Gail Vittori

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Gail Vittori (born October 7, 1954) is Co-Director of the Center for Maximum Potential Building Systems, a non-profit design firm established in 1975 dedicated to sustainable planning, design and demonstration [1][2] where she has worked since 1979.

Work[edit]

Since 1993, Vittori has coordinated the Center's Sustainable Design in Public Buildings Program, including serving as a sustainable design consultant for the Pentagon Renovation Program’s Commissioning Team from 1999 to 2006, numerous City of Austin design projects including Texas’s first public sector LEED certified building, the redevelopment of Austin's 709-acre (2.87 km2) former Robert Mueller Municipal Airport including piloting LEED for Neighborhood Development,[3] the new Austin Federal Courthouse, and the first LEED-Platinum certified hospital in the world, Dell Children’s Medical Center of Central Texas.

Beginning in 2000, Vittori led several national initiatives focused on greening the health care sector and advancing environmental health considerations in green building. Examples include collaborating on the development of the American Society of Healthcare Engineering’s (ASHE) Green Healthcare Construction Guidance Statement, and the Green Guide for Health Care, convened by the Center in 2002, a project of CMPBS and Health Care Without Harm. She currently serves as a Co-Coordinator of the Green Guide for Health Care and is Founding Chair of the U.S. Green Building Council’s LEED for Healthcare core committee (2004–2008). Vittori was the 2009 Chair of the U.S. Green Building Council’s Board of Directors.[4] In 2009, Secretary Janet Napolitano appointed Vittori to the Department of Homeland Security’s Sustainability and Efficiency Task Force.

Vittori has spearheaded emerging green and affordable housing initiatives, tools and resources, including directing a Hands Across America program in 1989 that created a building materials exchange and cooperative homebuilding training program for colonias residents along the Texas Rio Grande Valley; consulting to the DC Housing Authority to establish a green materials library and assessment process; being invited to participate on the 5-person core development team of Enterprise Community Foundation’s Green Communities Initiative in 2004; and, in 2008, spearheading a successful initiative to develop green building criteria for the Texas-based Meadows Foundation capital grant funding.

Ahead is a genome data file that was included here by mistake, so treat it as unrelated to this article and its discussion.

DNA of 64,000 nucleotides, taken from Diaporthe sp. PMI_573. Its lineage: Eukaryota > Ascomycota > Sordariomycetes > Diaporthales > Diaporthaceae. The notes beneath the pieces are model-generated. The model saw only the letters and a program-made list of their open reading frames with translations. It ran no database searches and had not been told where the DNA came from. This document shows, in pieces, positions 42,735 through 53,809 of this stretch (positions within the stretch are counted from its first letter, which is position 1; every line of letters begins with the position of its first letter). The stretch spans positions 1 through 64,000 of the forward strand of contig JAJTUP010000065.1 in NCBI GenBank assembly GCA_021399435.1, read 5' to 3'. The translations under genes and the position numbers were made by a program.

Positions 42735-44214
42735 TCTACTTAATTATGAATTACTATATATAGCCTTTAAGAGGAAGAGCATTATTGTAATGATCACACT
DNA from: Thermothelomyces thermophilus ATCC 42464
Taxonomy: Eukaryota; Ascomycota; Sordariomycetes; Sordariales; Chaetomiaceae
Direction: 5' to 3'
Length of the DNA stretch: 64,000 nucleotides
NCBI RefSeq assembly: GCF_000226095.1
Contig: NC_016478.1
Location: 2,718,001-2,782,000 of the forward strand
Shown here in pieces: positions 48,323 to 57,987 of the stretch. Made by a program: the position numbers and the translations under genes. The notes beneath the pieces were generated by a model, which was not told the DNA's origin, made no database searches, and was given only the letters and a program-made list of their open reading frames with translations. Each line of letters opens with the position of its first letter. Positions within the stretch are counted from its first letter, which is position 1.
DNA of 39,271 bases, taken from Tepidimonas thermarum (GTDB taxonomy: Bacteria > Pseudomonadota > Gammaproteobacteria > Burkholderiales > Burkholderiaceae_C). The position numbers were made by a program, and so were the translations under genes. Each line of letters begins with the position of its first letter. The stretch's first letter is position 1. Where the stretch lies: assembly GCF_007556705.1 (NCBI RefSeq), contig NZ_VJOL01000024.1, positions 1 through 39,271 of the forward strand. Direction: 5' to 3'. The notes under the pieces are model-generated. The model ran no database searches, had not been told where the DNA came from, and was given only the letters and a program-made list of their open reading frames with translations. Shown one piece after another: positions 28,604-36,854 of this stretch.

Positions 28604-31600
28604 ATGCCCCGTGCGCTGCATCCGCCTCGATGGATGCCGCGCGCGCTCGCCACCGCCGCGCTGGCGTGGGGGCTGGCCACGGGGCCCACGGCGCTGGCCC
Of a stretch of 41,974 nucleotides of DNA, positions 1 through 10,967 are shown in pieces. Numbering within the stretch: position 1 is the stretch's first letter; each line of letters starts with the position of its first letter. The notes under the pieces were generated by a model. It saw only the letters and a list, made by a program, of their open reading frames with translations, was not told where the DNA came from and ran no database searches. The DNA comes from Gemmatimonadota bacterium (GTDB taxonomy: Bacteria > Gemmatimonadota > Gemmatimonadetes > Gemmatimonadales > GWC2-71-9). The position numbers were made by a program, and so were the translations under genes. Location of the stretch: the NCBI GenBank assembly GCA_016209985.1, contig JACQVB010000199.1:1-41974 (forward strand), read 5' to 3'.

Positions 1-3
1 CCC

In 1989, Vittori proposed a conceptual framework for what evolved as the City of Austin’s Green Building Program, the only U.S. program recognized at the 1992 U.N. Earth Summit in Rio de Janeiro, and the first green building program in the world. Along with Pliny Fisk, she oversaw the program’s early stage development through 1992. Austin’s Green Builder Program influenced the formation of the U.S. Green Building Council and LEED, in addition to scores of policies throughout the U.S. and abroad. Additionally, from 1988 to 1998, she served on the City’s Solid Waste Advisory Commission, six of those years as founding chair, a committee formed in response to a successful initiative co-coordinated by Vittori to cancel a proposed waste-to-energy municipal solid waste incinerator. Her work on establishing pay as you throw recycling residential programs, in addition to recycling programs for the City’s commercial and multi-family sectors, has led Austin to having one of the nation’s most successful recycling programs. Her work in this area continues with promoting zero waste by 2040, adopted by the Austin City Council in January 2009. Vittori is on the advisory boards of Natural Home magazine and Environmental Building News.

Books and selected media[edit]

  • She is co-author, with Robin Guenther FAIA, of Sustainable Healthcare Architecture, published by Wiley and Sons in 2008 (ISBN 0471784044).
  • A second edition of "Sustainable Healthcare Architecture" was published in 2013; it can be purchased on Amazon.com.
  • Vittori was featured as an Innovator: Building a Greener World in TIME Magazine in March 2007.[5] and, with Pliny Fisk III, in Texas Monthly's 35th anniversary issue (February 2008) in the article "35 People Who Will Shape Our Future".[6]
  • Center for Maximum Potential Building Systems: 35 Years of Serious Commotion

Education and personal life[edit]

Vittori was a Loeb Fellow at Harvard University Graduate School of Design from 1998 to 1999, and attended the University of Massachusetts Amherst where she studied economics. She is married to Pliny Fisk III and has two children.

References[edit]

External links[edit]